Harry John Preece (1888-1897) In May, 1888 the Church appointed Harry Preece, a member of the Church since 1882 and baptised here, as its Pastor. He had close connections with the Boyn Hill Church and used to go to Mrs. Crockford's cottage meetings. During his first year's ministry, the Church acquired for ?50, from Henry Timberlake, the piece of land at the rear for an extension to the Sunday School. The site upon which the manse is now located was acquired at the same time by Rev. Preece and eventually purchased from him in 1896. On 25th March 1897 he resigned and accepted a ministry in Tewkesbury.
Richard Walker (1897-1898) The next Pastor stayed only for ten months. He came from Poole, Dorset and in its letter to him offering him the vacancy the Church referred to the loss of membership "so that our position has gradually but surely become weaker, although the Town itself has rapidly grown". No further information is available in respect of Rev. Walker.
Robert Ronald Williams (1899-1906) Mr. Williams, of Regents Park College, commenced his ministry on 30th April, 1899, and during his ministry the Church membership grew rapidly, reaching its highest ever membership in 1905 of 170, a remarkable achievement. He was a young welshman, described as having "plenty of get up and go" He was also a dentist, and took great delight in inspecting the teeth of the children, much to their alarm. It was due to his forwardness that the Church acquired a pipe organ, despite the satisfaction of a fair number of members with the little harmonium being used. In 1901 the pastor's manse was erected at an approximate cost of ?500. The pastor resigned with effect from 29th October, 1906 and accepted a position as assistant pastor to Rev. Rowntree Clifford of the Old Barking Road Baptist Tabernacle.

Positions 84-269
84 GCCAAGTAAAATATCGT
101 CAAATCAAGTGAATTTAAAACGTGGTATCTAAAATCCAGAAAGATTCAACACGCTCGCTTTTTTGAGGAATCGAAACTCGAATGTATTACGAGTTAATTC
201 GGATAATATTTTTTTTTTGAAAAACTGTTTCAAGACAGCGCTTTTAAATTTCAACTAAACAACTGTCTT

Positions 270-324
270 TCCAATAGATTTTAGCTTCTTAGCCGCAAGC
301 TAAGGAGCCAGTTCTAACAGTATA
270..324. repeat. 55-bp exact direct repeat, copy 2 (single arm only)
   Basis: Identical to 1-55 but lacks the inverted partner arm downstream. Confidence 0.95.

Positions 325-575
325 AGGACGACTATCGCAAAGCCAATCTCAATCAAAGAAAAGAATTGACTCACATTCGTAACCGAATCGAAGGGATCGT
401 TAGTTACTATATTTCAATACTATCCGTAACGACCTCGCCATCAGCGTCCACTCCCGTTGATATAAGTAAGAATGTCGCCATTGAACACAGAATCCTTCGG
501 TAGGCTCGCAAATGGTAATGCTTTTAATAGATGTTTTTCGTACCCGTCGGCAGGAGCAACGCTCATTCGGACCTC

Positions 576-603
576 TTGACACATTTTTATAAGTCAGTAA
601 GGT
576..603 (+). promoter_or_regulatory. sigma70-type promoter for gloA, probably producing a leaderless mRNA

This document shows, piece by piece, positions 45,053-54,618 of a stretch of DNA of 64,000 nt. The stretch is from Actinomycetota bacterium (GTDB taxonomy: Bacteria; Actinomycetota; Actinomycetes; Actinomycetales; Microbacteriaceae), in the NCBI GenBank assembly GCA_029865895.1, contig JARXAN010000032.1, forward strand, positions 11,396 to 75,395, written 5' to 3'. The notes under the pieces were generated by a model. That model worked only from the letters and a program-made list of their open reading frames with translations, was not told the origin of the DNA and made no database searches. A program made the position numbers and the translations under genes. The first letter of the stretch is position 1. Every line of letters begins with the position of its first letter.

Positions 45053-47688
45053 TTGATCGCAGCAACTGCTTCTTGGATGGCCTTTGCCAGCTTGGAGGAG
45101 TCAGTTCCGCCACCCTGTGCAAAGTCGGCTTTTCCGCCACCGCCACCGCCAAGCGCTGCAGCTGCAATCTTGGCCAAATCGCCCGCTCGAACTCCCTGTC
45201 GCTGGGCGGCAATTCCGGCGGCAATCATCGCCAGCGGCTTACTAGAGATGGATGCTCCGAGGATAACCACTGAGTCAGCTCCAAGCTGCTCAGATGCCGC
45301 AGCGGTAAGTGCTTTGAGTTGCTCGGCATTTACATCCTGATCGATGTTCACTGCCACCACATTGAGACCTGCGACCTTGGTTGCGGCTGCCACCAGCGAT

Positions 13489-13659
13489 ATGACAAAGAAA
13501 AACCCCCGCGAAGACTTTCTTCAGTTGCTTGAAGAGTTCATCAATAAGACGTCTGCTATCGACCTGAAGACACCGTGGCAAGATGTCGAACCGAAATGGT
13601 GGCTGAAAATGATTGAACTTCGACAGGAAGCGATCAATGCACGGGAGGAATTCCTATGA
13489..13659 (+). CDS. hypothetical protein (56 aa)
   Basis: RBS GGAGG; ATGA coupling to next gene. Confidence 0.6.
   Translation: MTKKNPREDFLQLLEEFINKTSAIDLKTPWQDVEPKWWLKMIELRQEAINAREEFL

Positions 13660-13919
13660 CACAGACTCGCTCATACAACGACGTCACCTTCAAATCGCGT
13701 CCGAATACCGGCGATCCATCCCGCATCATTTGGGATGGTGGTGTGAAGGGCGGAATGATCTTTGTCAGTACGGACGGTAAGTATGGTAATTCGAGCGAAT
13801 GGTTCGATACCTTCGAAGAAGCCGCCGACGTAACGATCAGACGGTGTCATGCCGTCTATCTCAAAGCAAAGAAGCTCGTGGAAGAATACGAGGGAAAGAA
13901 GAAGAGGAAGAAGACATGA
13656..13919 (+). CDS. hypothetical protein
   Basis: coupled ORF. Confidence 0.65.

Thomas Wreford Way (1907-1920) In February 1907 Rev. Way from Chalk Farm commenced the second longest ministry in the history of the Church, that of fourteen years duration. He was a very quiet, gentle man. The main feature of his ministry was the interruption caused by the First World War (1914-1918). Several thousands of soldiers came to Maidenhead for training and in 1914 the Church offered the school premises as a Club room for the visiting soldiers. In 1916 a soldiers' prayer meeting commenced on Tuesday evenings. There were inevitable war casualties to the membership, the most remembered being that of Arthur Ada, the organist and in 1920 a Memorial Tablet was added to the choir rostrum rail in memory of those who gave their lives for the country. Rev. Way resigned in August 1920 and was transferred to Shepton-on-Stour.